To ease the transition to diversified land development, Knoke and Weber are lobbying for start-up funding and knowledge sharing. "The associated costs, however, are the same or less than comparable measures aimed at reducing CO2 levels," explains Professor Knoke from the TUM's Institute of Forest Management. "Which makes diversified land development in line with local dynamics an effective approach to ensuring highly productive yet climate-friendly agriculture."


Story Source:

The above story is based on materials provided by Technische Universitaet Muenchen. Note: Materials may be edited for content and length.


Journal Reference:

  1. Thomas Knoke, Rosa M Román-Cuesta, Michael Weber, Wolfgang Haber. How can climate policy benefit from comprehensive land-use approaches? Frontiers in Ecology and the Environment, 2012; 10 (8): 438 DOI: 10.1890/110203

Cite This Page:

Technische Universitaet Muenchen. "Intensive farming with a climate-friendly touch: Farming/woodland mix increases yields." ScienceDaily. ScienceDaily, 8 November 2012. <www.sciencedaily.com/releases/2012/11/121108142754.htm>.
Technische Universitaet Muenchen. (2012, November 8). Intensive farming with a climate-friendly touch: Farming/woodland mix increases yields. ScienceDaily. Retrieved July 30, 2014 from www.sciencedaily.com/releases/2012/11/121108142754.htm
Technische Universitaet Muenchen. "Intensive farming with a climate-friendly touch: Farming/woodland mix increases yields." ScienceDaily. www.sciencedaily.com/releases/2012/11/121108142754.htm (accessed July 30, 2014).

Share This




More Plants & Animals News

Wednesday, July 30, 2014

Featured Research

from universities, journals, and other organizations


Featured Videos

from AP, Reuters, AFP, and other news services

Raw: Thousands Flocking to German Crop Circle

Raw: Thousands Flocking to German Crop Circle

AP (July 30, 2014) — Thousands of people are trekking to a Bavarian farmer's field to check out a mysterious set of crop circles. (July 30) Video provided by AP
Powered by NewsLook.com
Concern Grows Over Worsening Ebola Crisis

Concern Grows Over Worsening Ebola Crisis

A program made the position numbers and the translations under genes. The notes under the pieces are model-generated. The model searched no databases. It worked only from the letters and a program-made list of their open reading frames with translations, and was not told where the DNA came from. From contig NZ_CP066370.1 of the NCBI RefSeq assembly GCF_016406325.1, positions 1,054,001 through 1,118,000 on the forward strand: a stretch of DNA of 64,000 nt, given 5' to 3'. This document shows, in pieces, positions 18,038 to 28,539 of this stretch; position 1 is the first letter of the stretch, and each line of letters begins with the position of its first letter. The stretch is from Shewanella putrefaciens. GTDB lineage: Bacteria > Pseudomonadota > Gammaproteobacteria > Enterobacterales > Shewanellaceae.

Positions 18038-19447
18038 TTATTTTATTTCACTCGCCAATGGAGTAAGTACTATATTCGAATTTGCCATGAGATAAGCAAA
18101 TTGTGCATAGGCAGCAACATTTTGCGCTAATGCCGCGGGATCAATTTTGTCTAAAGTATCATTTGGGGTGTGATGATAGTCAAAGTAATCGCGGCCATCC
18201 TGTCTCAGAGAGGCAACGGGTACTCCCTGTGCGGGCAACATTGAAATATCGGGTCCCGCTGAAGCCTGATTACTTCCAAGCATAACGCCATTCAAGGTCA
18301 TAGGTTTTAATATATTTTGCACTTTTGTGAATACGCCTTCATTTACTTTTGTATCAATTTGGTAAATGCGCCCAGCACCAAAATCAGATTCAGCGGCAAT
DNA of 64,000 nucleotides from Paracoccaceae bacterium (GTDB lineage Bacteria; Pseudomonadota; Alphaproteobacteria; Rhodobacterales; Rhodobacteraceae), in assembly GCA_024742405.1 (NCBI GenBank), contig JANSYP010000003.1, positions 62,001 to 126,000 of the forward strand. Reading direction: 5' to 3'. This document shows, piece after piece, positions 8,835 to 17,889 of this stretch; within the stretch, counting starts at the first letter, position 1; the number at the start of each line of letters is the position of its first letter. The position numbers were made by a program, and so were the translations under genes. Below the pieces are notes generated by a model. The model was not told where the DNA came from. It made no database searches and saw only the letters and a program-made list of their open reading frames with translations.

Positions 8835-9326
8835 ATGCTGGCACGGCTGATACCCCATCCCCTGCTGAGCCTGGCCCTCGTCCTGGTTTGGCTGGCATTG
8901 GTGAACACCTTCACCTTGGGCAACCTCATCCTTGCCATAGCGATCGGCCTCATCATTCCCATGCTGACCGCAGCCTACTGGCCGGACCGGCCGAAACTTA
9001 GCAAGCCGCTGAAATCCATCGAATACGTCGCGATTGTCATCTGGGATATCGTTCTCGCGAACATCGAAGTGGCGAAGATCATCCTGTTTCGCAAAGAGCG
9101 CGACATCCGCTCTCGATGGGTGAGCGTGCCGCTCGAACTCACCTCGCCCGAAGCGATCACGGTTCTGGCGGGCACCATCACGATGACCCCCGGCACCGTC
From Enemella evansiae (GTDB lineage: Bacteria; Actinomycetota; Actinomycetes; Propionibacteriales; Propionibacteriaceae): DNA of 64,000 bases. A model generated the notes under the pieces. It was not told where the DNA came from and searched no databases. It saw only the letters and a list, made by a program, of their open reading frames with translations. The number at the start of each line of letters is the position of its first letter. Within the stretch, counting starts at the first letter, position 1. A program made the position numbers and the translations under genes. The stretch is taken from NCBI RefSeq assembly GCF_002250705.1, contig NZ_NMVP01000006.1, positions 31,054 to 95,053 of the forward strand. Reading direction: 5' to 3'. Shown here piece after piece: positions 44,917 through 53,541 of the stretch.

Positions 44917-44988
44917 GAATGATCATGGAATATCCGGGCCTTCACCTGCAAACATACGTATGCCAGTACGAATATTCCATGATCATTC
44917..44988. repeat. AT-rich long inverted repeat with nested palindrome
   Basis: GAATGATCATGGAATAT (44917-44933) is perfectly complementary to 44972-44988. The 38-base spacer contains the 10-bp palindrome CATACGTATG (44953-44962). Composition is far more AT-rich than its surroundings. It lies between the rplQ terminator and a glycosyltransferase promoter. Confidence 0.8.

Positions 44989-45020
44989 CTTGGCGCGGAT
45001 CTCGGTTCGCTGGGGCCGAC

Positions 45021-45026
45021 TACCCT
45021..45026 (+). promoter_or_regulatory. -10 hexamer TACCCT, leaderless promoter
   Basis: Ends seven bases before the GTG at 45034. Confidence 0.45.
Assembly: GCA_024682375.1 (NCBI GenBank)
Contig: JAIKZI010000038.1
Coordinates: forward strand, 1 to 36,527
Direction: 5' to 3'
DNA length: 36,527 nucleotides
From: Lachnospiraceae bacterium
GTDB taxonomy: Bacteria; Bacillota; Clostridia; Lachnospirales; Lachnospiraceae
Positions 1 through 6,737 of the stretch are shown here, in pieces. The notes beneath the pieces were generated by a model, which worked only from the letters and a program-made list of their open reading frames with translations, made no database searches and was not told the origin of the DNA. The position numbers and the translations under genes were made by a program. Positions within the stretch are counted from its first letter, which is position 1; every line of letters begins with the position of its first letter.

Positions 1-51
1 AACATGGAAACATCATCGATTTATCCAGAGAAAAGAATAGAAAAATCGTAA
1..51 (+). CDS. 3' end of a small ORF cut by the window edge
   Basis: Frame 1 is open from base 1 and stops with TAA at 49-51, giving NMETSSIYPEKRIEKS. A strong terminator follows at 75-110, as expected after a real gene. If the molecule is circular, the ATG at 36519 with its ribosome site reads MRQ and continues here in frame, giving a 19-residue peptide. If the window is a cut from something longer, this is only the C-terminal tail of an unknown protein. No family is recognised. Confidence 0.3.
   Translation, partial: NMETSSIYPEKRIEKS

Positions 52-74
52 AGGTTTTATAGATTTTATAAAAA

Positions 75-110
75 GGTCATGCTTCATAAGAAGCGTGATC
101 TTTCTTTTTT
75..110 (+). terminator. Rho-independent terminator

AFP (July 30, 2014) — Pan-African airline ASKY has suspended all flights to and from the capitals of Liberia and Sierra Leone amid the worsening Ebola health crisis, which has so far caused 672 deaths in Guinea, Liberia and Sierra Leone. Duration: 00:43 Video provided by AFP
Powered by NewsLook.com
At Least 20 Chikungunya Cases in New Jersey

At Least 20 Chikungunya Cases in New Jersey

AP (July 30, 2014) — At least 20 New Jersey residents have tested positive for chikungunya, a mosquito-borne virus that has spread through the Caribbean. (July 30) Video provided by AP
Powered by NewsLook.com
Raw: Otters Enjoy Water Slides at Japan Zoo

Raw: Otters Enjoy Water Slides at Japan Zoo

AP (July 30, 2014) — River otters were hitting the water slides to beat the summer heatwave on Wednesday at Ichikawa City's Zoological and Botanical Garden. (July 30) Video provided by AP
Powered by NewsLook.com

Search ScienceDaily

Number of stories in archives: 140,361

Find with keyword(s):
 
Enter a keyword or phrase to search ScienceDaily for related topics and research stories.

Save/Print:
Share:  

Breaking News:
from the past week

In Other News

... from NewsDaily.com

Science News

Health News

Environment News

Technology News



Save/Print:
Share:  

Free Subscriptions


Get the latest science news with ScienceDaily's free email newsletters, updated daily and weekly. Or view hourly updated newsfeeds in your RSS reader:

Get Social & Mobile


Keep up to date with the latest news from ScienceDaily via social networks and mobile apps:

Have Feedback?


Tell us what you think of ScienceDaily -- we welcome both positive and negative comments. Have any problems using the site? Questions?
Mobile iPhone Android Web
Follow Facebook Twitter Google+
Subscribe RSS Feeds Email Newsletters
Latest Headlines Health & Medicine Mind & Brain Space & Time Matter & Energy Computers & Math Plants & Animals Earth & Climate Fossils & Ruins